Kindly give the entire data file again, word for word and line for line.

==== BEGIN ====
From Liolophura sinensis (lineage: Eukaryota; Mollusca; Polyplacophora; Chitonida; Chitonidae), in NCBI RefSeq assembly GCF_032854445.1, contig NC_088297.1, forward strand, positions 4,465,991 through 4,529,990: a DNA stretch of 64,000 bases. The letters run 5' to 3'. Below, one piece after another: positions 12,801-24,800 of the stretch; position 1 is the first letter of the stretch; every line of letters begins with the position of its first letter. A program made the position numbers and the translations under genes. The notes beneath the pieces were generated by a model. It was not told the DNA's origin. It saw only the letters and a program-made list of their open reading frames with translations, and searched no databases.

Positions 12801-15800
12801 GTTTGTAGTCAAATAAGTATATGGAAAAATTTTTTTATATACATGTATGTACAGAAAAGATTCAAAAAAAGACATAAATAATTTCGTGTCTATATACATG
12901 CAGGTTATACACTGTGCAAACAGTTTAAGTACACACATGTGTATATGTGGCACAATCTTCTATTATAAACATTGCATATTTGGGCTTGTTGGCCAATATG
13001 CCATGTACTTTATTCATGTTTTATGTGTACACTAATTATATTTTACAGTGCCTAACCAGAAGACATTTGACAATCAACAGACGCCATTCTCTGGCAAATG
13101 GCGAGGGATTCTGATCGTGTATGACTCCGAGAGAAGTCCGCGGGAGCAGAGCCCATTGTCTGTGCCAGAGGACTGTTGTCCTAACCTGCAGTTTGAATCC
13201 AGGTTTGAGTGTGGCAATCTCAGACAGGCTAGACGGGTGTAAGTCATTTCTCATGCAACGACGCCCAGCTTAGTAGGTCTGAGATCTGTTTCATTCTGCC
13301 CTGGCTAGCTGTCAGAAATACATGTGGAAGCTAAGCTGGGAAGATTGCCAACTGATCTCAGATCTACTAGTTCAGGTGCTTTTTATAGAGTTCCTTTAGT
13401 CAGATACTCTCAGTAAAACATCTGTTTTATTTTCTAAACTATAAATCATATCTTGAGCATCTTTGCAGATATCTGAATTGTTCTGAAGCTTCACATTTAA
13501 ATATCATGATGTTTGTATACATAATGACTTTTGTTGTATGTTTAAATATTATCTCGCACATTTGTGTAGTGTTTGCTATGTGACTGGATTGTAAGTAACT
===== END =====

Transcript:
From Liolophura sinensis (lineage: Eukaryota; Mollusca; Polyplacophora; Chitonida; Chitonidae), in NCBI RefSeq assembly GCF_032854445.1, contig NC_088297.1, forward strand, positions 4,465,991 through 4,529,990: a DNA stretch of 64,000 bases. The letters run 5' to 3'. Below, one piece after another: positions 12,801-24,800 of the stretch; position 1 is the first letter of the stretch; every line of letters begins with the position of its first letter. A program made the position numbers and the translations under genes. The notes beneath the pieces were generated by a model. It was not told the DNA's origin. It saw only the letters and a program-made list of their open reading frames with translations, and searched no databases.

Positions 12801-15800
12801 GTTTGTAGTCAAATAAGTATATGGAAAAATTTTTTTATATACATGTATGTACAGAAAAGATTCAAAAAAAGACATAAATAATTTCGTGTCTATATACATG
12901 CAGGTTATACACTGTGCAAACAGTTTAAGTACACACATGTGTATATGTGGCACAATCTTCTATTATAAACATTGCATATTTGGGCTTGTTGGCCAATATG
13001 CCATGTACTTTATTCATGTTTTATGTGTACACTAATTATATTTTACAGTGCCTAACCAGAAGACATTTGACAATCAACAGACGCCATTCTCTGGCAAATG
13101 GCGAGGGATTCTGATCGTGTATGACTCCGAGAGAAGTCCGCGGGAGCAGAGCCCATTGTCTGTGCCAGAGGACTGTTGTCCTAACCTGCAGTTTGAATCC
13201 AGGTTTGAGTGTGGCAATCTCAGACAGGCTAGACGGGTGTAAGTCATTTCTCATGCAACGACGCCCAGCTTAGTAGGTCTGAGATCTGTTTCATTCTGCC
13301 CTGGCTAGCTGTCAGAAATACATGTGGAAGCTAAGCTGGGAAGATTGCCAACTGATCTCAGATCTACTAGTTCAGGTGCTTTTTATAGAGTTCCTTTAGT
13401 CAGATACTCTCAGTAAAACATCTGTTTTATTTTCTAAACTATAAATCATATCTTGAGCATCTTTGCAGATATCTGAATTGTTCTGAAGCTTCACATTTAA
13501 ATATCATGATGTTTGTATACATAATGACTTTTGTTGTATGTTTAAATATTATCTCGCACATTTGTGTAGTGTTTGCTATGTGACTGGATTGTAAGTAACT